FILE - In this Feb. 16, 2018, file photo, Michigan State University interim President John Engler runs his first Michigan State University board of Trustees meeting on campus in East Lansing, Mich. Engler is apologizing for emails in which he said Rachael Denhollander, victim of former campus sports doctor Larry Nassar, probably received a "kickback" from her plaintiff's lawyer. (Dale G.Young/Detroit News via AP, File)

Michigan State president apologizes for 'kickback' comments

June 21, 2018 - 4:49 pm

LANSING, Mich. (AP) — Michigan State University's interim president apologized Thursday for an email remark about one of the gymnasts sexually abused by ex-sports doctor Larry Nassar, the latest sign of turbulence for the former governor tasked with steering the school out of the burgeoning scandal.

John Engler's apology came more than a week after the public disclosure of his email exchange from April suggesting Rachael Denhollander probably received a "kickback" from her plaintiff's attorney.

"I didn't give it the consideration it warranted," Engler said in a statement Thursday. "That was a big mistake. I was wrong. I apologize."

Some 150 of Nassar's victims have joined a public crusade to force Engler out of the interim job. Two university trustees have signaled they could call a vote during a board meeting Friday on whether to fire him, though it appears they lack the votes.

"John's apology for the comments contained in an April email that was released last week is appropriate and appreciated by a majority of the board," said Brian Breslin, chairman of the trustee board.

Denhollander said she appreciates Engler's gesture but remains convinced he cannot lead the university forward.

"I am disappointed that it took eight days and came on the heels of intense political pressure," she said on Thursday. "The most disturbing thing is that these comments are not isolated. They are a pattern that reveals a mindset toward assault survivors. And words don't change that mindset."

Denhollander said Engler, who did not address her by name in the statement, did not reach out personally to apologize.

Two trustees who originally voted for Engler's hire, Brian Mosallam and Dianne Byrum, have turned on him in recent weeks and signaled they could call a no-confidence vote. But they would need three more to clinch a majority in the eight-person board.

Engler was tapped in February to temporarily lead the university after the crisis surrounding Nassar, who abused hundreds of girls and women under the guise of medical treatment while employed at Michigan State.

However, Engler's presidency has become tangled in further public relations scandals of his own doing. The backlash reached a fever pitch last week, when media reports revealed the emails he sent in April criticizing lawyers for Nassar's sexual assault victims and suggesting that Denhollander, the first woman to go public with her accusations, was probably getting a "kickback" from her attorney.

"The survivors now are being manipulated by trial lawyers who in the end will each get millions of dollars more than any of individual survivors with the exception of Denhollander who is likely to get kickback from Manley," Engler said, misspelling attorney John Manly's name.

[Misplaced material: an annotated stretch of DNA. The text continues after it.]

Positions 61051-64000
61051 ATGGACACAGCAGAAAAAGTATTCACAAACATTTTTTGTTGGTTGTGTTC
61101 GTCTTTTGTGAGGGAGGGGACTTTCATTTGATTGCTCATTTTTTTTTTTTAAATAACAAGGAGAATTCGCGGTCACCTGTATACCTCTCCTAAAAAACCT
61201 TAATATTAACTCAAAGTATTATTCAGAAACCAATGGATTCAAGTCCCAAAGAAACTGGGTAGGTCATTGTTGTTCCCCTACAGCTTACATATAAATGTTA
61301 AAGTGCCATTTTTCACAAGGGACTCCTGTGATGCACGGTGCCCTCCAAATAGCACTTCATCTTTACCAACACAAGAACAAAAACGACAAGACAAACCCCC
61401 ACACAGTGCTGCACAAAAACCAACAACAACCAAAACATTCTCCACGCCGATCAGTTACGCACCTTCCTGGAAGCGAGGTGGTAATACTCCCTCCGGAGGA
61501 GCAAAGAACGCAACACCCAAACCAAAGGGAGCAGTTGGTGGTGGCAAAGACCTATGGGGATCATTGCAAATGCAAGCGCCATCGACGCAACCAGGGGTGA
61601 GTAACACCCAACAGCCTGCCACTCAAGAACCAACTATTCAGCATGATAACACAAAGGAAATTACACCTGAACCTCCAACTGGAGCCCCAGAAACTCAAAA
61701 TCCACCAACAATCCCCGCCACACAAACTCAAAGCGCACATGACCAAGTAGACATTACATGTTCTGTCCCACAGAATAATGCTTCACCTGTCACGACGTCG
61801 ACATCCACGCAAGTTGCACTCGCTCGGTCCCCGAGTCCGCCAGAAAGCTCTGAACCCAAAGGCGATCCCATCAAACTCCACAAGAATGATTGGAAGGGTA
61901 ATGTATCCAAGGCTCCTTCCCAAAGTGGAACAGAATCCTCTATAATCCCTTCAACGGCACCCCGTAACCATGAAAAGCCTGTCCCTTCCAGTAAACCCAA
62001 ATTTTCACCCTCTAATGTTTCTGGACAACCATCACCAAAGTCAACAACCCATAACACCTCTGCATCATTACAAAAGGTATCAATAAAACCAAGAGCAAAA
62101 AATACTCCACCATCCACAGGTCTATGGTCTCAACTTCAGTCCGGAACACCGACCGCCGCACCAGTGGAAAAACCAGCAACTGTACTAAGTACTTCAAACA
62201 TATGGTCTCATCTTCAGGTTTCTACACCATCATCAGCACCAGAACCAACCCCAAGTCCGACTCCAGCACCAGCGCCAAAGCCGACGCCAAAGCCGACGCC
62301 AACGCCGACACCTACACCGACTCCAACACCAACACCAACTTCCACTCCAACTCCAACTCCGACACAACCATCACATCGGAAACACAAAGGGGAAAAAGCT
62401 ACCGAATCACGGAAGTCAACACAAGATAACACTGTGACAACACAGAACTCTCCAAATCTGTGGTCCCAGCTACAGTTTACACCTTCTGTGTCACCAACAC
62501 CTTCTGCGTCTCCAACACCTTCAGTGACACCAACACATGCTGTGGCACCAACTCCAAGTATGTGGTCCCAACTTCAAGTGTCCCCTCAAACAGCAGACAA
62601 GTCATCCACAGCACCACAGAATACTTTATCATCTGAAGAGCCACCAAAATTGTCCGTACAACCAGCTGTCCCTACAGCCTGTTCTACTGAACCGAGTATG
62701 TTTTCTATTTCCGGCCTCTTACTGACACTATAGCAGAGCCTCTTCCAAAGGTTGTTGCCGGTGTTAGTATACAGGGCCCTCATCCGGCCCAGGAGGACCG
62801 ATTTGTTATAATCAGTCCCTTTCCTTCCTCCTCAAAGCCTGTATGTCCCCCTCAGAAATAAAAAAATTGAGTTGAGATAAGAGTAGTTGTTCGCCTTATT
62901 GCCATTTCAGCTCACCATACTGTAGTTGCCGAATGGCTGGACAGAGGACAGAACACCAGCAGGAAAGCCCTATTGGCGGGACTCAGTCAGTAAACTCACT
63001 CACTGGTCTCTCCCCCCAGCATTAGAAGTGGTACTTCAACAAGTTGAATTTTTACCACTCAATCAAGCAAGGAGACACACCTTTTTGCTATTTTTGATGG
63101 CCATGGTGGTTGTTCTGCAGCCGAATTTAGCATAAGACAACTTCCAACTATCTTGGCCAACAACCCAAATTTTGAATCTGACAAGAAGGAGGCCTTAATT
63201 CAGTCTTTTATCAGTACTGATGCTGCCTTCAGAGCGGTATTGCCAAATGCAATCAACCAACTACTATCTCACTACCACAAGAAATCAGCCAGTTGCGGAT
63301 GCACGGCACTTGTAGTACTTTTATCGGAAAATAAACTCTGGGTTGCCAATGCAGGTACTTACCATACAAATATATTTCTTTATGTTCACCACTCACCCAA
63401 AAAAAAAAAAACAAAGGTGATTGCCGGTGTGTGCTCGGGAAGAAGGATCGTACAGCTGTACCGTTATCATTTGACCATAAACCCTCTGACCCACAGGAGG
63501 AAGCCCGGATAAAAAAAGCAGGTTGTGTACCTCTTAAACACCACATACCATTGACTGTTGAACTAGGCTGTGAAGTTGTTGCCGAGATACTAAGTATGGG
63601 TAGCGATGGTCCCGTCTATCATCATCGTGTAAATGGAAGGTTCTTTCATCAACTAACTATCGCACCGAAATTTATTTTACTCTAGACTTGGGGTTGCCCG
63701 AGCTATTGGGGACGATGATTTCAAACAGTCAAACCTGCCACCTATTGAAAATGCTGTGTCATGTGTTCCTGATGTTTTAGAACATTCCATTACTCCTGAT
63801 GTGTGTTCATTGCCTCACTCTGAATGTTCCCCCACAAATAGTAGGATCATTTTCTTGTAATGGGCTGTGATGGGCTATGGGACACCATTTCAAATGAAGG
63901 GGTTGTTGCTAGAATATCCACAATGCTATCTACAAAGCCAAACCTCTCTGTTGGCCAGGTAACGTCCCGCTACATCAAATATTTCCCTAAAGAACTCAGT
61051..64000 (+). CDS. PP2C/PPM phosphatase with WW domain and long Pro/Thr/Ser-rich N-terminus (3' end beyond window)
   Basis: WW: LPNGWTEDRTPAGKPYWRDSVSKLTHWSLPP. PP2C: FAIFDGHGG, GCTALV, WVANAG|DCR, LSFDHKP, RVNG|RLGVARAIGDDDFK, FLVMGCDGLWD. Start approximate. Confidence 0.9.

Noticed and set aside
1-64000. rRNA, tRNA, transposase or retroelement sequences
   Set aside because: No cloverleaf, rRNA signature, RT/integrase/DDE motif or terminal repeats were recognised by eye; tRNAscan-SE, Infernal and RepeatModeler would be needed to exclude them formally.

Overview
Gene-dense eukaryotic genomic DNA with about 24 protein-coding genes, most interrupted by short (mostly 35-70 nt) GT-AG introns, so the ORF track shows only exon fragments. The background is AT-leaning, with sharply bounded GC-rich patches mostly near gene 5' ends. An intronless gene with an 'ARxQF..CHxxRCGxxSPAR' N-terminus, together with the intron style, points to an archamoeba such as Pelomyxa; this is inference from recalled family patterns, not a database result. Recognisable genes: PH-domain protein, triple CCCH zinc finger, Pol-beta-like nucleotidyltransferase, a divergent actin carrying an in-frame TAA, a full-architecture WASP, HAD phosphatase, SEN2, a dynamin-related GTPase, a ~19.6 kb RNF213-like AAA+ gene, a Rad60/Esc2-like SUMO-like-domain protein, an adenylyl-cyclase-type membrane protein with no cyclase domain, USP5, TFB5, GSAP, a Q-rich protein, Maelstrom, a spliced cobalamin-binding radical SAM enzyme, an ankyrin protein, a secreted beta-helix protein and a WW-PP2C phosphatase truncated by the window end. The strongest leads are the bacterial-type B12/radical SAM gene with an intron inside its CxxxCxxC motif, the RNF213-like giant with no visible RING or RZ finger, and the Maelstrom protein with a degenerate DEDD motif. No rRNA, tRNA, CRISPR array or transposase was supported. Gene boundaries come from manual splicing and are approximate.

Another Nassar victim, Kaylee Lorincz, spoke at the last board meeting in April and accused Engler of attempting to pay her off without her lawyer present. Engler later said they remembered the events differently and that "I am sorry if anything said during the meeting was misunderstood." Lorincz plans to speak at the Friday board meeting.

In his Thursday statement, Engler said when he started as president in February he never meant to have an adversarial relationship with some of Nassar's victims. He said his speculation about Denhollander "hurt her deeply," and other survivors "suffered greatly."

Morgan McCaul, another Nassar victim who plans to speak at the Friday meeting, said in a written statement she also isn't accepting his apology.

"It is unfortunate that it took over a thousand signatures calling for his resignation and a two-day workshop with his employers for Mr. Engler to produce this apology," McCaul said. "I remain firm in my belief that he is unfit to lead the University in this sensitive time. His actions speak louder than his words."

For the past couple days, the board has been huddled up in a retreat ahead of the Friday meeting, in which it is expected to lay out its next budget and address its plan to pay a $500 million settlement with hundreds of Nassar victims.

Nassar is currently serving a decades-long prison sentence for molesting patients and possessing child pornography. The university fired him in 2016, two years after he was the subject of a sexual assault investigation.

Though Engler said he'll use his remaining time as interim president to implement reforms, the public meeting to lay out the budget and anticipated tuition hikes will surely be eclipsed by those who are fed up with Engler and want him gone.

Reclaim MSU, a grass-roots student group that has garnered at least 1,000 signatures in its petition calling for Engler's ouster, maintains "Engler has to go, now," said spokeswoman Katie Paulot.

"One apology for the months of anger and disrespect he has shown our community means nothing," Paulot, who will be a sophomore this fall, said in a statement.

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